"Device(s)" includes any combination of Personal Device(s) and/or Business Device(s), when taken together as a group.

"Device Usage Information" shall be taken to mean a broad category of information and metadata that describe the characteristics of when, where, and how Device(s) are operated, including but not limited to:

  • Human Input Device information (or lack thereof), including specific keystrokes, mouse / clicks, including any resulting text produced by such input.
  • Actual computer usage data, such as CPU activity, or information regarding which application(s) is/are loaded, running, or "in focus".
  • Images captured from the computer screen, desktop, or digital camera.
  • Audio information, whether taken from audio input device such as microphone, output to speakers or other device/channel, referencing files such as MP3s, or audio metadata.
  • Network traffic, including content or metadata from streaming media services, file sharing applications, or other online resources
  • Web site activity, whether obtained through the browser or by network traffic
  • Information obtained through analysis or derivation of any of the above activities, either at a specific point in time, period of time, or overall frequency
  • Other system logs, diagnostic data, or configuration information

"Personal Information" includes:

  • Web browser history
  • Personal files or data, whether content or metadata, including but not limited to photographs, images, media files, documents, emails, or chat messages or other interpersonal communications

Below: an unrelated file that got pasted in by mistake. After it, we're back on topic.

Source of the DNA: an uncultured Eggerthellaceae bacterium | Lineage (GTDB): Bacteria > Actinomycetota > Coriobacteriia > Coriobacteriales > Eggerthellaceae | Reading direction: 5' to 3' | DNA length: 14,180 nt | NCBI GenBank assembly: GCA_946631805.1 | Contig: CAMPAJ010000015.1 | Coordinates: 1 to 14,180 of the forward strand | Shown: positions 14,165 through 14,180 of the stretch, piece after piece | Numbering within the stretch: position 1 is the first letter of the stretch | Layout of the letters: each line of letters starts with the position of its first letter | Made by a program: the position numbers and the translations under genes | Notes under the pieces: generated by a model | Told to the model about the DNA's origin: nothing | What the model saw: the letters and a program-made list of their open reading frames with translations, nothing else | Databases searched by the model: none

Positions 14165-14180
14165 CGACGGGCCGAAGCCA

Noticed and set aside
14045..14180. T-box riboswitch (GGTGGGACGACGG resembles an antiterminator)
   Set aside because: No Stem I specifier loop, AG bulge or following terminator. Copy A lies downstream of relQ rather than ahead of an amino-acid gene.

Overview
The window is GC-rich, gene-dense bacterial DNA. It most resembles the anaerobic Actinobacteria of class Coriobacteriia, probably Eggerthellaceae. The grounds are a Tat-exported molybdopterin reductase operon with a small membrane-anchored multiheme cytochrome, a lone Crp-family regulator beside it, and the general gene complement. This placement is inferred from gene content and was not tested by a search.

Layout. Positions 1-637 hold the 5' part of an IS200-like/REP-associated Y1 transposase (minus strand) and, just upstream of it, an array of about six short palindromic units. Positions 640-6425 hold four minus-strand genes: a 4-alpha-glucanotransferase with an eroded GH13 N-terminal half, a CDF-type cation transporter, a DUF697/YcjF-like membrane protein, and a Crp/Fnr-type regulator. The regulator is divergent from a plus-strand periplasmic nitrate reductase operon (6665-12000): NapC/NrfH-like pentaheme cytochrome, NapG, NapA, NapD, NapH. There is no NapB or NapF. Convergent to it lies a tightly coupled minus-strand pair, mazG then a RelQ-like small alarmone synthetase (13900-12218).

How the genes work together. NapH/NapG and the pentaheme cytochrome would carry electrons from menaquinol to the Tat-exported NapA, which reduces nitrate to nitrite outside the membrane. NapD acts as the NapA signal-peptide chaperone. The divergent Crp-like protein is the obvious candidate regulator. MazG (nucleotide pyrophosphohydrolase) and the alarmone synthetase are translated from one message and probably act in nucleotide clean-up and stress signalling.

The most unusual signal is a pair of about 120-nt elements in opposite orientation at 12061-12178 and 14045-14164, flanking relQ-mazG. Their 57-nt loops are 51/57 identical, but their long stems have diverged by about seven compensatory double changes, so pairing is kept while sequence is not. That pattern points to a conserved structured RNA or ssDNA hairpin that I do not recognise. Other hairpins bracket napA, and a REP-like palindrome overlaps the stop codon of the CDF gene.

• Social media account names or activities
  • Any usernames or passwords used for personal accounts
  • Device Usage Information, when gathered from Personal Device(s)

"Business Information" includes:

  • Files or data that are the property of Employer(s), regardless of where they are stored or if they are content or metadata, including but not limited to photographs, images, media files, documents, emails, or chat messages or other interpersonal business communications
  • Credentials or activities on accounts owned by the Employer(s), such as social media, business financial systems, or services such as Microsoft 365.
  • Device Usage Information, when gathered from or pertaining to Business Device(s) or Employer's information services or systems.

In general, "Use" or "Usage" of such Business Information or Personal Information is taken to mean that it may be monitored, gathered, collected, retained, analyzed, or shared with Employer(s) or other parties.